US surpasses mark of 400,000 COVID-19 deaths on eve of President-elect Joe Biden’s inauguration.
More than 400,000 people in the United States have died as a result of the novel coronavirus, Johns Hopkins University said on Tuesday, as many states around the country struggle with mounting infections and hospitalisations.
The US surpassed the 400,000-death mark on Tuesday afternoon – the highest tally in the world. It has also recorded the most COVID-19 cases globally, with more than 24.1 million infections since the start of the pandemic.
The sombre milestone comes a day before the inauguration of US President-elect Joe Biden, who has promised to take the pandemic more seriously than President Donald Trump and put stronger measures in place to get it under control.
Last week, Biden announced a $1.9 trillion stimulus package proposal designed to jump-start the struggling US economy and speed up the US response.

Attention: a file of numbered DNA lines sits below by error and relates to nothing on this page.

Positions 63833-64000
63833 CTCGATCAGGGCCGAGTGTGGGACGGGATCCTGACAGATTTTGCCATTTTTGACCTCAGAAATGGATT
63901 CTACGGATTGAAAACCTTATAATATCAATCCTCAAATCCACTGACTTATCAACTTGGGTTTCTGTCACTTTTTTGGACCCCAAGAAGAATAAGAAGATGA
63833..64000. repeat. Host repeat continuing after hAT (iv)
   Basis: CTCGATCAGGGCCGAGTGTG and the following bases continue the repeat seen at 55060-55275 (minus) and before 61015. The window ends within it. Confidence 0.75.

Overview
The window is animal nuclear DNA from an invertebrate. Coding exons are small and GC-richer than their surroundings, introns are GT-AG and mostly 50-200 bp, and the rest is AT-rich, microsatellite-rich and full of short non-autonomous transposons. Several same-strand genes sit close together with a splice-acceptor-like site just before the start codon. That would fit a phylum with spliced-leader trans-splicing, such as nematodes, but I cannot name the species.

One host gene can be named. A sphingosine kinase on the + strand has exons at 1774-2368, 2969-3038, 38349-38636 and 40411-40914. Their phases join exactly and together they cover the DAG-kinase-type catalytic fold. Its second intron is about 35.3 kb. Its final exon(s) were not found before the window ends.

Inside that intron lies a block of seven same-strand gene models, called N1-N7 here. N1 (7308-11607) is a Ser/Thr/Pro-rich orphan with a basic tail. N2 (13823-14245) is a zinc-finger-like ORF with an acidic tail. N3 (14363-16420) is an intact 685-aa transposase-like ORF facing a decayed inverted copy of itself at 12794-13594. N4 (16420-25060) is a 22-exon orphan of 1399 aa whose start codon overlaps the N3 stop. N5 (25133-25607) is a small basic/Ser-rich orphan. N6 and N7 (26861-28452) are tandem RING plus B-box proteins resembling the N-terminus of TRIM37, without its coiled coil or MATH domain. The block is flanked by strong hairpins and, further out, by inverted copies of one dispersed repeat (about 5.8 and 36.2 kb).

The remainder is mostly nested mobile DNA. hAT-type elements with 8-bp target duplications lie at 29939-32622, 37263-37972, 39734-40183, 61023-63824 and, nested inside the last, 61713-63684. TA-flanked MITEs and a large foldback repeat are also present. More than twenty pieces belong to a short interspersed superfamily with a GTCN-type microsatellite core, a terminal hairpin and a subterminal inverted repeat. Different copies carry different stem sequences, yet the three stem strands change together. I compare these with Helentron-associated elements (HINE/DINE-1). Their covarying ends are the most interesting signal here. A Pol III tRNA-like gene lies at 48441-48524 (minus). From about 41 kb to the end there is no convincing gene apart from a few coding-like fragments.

“We have to act and we have to act now,” he said on Thursday.
Public health officials have criticised the Trump administration’s COVID-19 vaccine roll-out, saying it has been slower than expected and “chaotic”.
Many states are struggling to vaccinate people, while hospitalisations and intensive care admissions continue to mount.
California has been particularly hard hit. The populous state has recorded more than 35,000 new daily cases of COVID-19 over the past seven days, the Los Angeles Times reported, while deaths are also on the rise.
“The state has averaged 466.7 daily deaths over the last week, an increase of 32.2 percent from two weeks ago,” the newspaper said on its website on Tuesday.
Last week, the US Centers for Disease Control and Prevention also warned that a more infectious strain of COVID-19, first detected in the United Kingdom, could become the dominant variant in the US by March.
While that strain is more easily transmissible, experts say it does not cause more severe illness or spread differently.
The incoming director of the CDC, Dr Rochelle Walensky, told the Face the Nation programme on the weekend that US coronavirus-related deaths could surpass 500,000 by mid-February.
“I think we still have some dark weeks ahead,” she said.
Landmarks across the US will be illuminated on Tuesday evening as part of a nationwide event led by Biden to honour the lives lost to COVID-19.
Biden and US Vice President-elect Kamala Harris will attend a lighting ceremony at the Reflecting Pool at the Lincoln Memorial at 5:15pm ET (22:15 GMT).